In how many instances such crimes have been committed, and the persons robbed have not proceeded so far against the offenders as even to have them committed to prison : how many of the 1,872 thus committed were discharged, because those who had suffered by their crimes would not appear to give evidence upon their trial : in how many cases the witnesses who did appear withheld the evidence that they could have given : and how numerous were the instances in which juries found a compassionate verdict, in direct contradiction to the plain facts clearly established before them ;-we do not know; but that these evils must all have existed to a considerable degree, no'man can doubt. : Hers..?.. ni .
Notwithstanding these facts, however, and whether this mode of administering justice be the result of design or of accident; there are many persons who conceive that it is upon the whole wise and beneficial to the community. It cannot, therefore, but be useful to examine the arguments by which it is defended. Discussions on such subjects are always productive of good. They either lead to important improvements of the law, or they afford additional reasons for being satisfied with what is already established. . . .
• It is alleged by those who approve of the present practice, that the actions which fall under the cognizance of human laws are so varied by the circumstances which attend them; that if the punishment appointed by the law were invariably inflicted for the same species of crime, it must be too severe for the offence, with the extenuating circumstances which in some instances attend it; and it must in others fall far short of the moral guilt of the crime, with its accompanying aggravations :-that the only remedy for this, the only way in which it can be provided that the guilt and the punishment shall in all cases be commensurate, is to announce death as the appointed punishment; and to leave a wide discretion in the judge of relaxing that severity, and substituting a milder sentence in its place.
If this be a just view of the subject, it would render the system more perfect, if in no case specifick punishments were enacted; but it were always left to the judge, (after the guilt of the criminal had been ascertained,) to fix the punishment which he should suffer, from the severest allowed by our law to the slightest penalty which it knows :--and yet what Eng. lishman would not be alarmed at the idea of living under a law which was thus uncertain and unknown; and of being continually exposed to the arbitrary severity of a magistrate ? All men would be shocked at a law which should declare that the i offences of stealing in shops or dwelling-houses, or on board ships, property of the different values inentioned in the seve: .
ral statutes, should in general be punished with transportation; but that the King and his judges should have the power, under circumstances of great aggravation, (respecting which they should be the sole arbiters,) to order that the offender should suffer death ;--yet such is in practice the law of England. .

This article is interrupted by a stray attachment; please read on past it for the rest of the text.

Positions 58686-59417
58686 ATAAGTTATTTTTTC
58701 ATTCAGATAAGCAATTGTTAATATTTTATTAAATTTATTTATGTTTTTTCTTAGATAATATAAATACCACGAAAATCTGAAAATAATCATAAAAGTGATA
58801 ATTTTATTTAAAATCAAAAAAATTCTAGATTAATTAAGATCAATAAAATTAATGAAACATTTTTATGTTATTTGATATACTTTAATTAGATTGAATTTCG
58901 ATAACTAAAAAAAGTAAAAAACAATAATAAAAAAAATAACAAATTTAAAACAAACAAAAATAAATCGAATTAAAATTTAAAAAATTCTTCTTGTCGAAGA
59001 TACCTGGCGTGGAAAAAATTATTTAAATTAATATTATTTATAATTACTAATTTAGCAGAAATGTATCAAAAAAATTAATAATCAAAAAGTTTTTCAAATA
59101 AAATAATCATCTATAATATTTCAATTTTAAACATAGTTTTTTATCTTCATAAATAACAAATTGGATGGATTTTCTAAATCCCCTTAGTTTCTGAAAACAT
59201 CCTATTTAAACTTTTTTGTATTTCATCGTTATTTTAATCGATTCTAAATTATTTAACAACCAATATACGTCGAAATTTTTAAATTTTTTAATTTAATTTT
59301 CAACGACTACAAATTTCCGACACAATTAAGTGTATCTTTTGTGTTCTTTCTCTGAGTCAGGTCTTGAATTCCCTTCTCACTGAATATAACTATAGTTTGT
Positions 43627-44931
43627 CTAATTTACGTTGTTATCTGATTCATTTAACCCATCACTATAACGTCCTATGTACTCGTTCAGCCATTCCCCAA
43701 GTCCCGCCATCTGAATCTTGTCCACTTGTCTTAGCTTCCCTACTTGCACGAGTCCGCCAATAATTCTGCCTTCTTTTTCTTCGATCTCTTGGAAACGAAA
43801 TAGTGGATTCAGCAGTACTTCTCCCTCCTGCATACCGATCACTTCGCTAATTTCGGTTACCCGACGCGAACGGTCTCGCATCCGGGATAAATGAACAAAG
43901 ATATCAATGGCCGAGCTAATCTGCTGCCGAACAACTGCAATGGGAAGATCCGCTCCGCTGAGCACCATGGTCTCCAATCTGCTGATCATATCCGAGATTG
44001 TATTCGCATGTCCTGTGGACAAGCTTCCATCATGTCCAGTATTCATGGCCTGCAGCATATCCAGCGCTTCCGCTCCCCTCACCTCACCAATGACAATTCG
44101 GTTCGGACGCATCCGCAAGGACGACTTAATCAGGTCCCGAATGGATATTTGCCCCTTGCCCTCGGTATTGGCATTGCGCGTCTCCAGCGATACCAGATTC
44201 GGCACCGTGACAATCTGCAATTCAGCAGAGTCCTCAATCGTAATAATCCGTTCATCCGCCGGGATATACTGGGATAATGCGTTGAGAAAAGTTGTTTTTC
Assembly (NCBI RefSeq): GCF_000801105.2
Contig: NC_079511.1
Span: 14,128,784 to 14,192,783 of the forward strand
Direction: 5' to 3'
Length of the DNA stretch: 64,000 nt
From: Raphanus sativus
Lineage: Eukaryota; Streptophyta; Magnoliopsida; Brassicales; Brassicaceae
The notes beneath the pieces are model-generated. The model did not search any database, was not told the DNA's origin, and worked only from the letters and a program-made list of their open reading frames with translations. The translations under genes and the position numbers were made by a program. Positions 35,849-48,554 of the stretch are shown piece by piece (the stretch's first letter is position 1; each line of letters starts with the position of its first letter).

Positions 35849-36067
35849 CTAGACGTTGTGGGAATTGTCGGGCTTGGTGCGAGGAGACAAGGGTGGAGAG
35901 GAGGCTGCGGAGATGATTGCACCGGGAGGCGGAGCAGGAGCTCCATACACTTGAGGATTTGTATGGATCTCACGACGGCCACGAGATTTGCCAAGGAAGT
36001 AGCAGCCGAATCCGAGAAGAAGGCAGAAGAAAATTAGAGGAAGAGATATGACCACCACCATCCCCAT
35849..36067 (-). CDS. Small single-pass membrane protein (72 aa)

, In some respects, however, it would be far better that this ample and awful discretion should be formally vested in the judges; than that the present practice should obtain ; for it would then be executed under a degree of responsibility which does not now. belong to it. If a man were found guilty of having pilfered in a dwelling-house, property worth forty shillings, or in a shop that which was of the value only of five shillings, with no one circumstance whatever of aggravation ; what judge whom the constitution had intrusted with an absolute discretion, and had left answerable only to públick opinion for the exercise of it ; would venture for such a transgression to inflict the punishment of death :-but if in such a case, the law having fixed the punishment, the judge merely suffers that law to take its course, and does not interpose to snatch the miserable victim from his fate ; who has a right to complain ?-A discretion to fix the doom of every convict, expressly given to the judges, would in all cases be most anxiously and scrupulously exercised; but appoint the punishment by law, and give the judge the power of remitting it, the case immediately assumes a very different complexion. A man is convicted of one of those larcenies made capital by law, and is besides a person of very bad character. It is not to such a man that mercy is to be extended; and, the sentence of the law denouncing death, a remission of it must be called by the name of mercy; the man, therefore, is hanged; but in truth it is not for his crime that he suffers death, but for the bad-ness of his reputation. Another man is suspected of a murder, of which there is not legal evidence to convict him; there is proof, however, of his having committed a larceny to the amount of forty shillings in a dwelling-house; and of that he is convicted. He, too, is not thought a fit object of clemency, and he is hanged; not for the crime of which he has been convicted, but for that of which he is only suspected. A third upon his trial for a capital larceny attempts to establish his · innocence by witnesses whom the jury disbelieve ; and he is left for execution, because he has greatly enhanced his guilt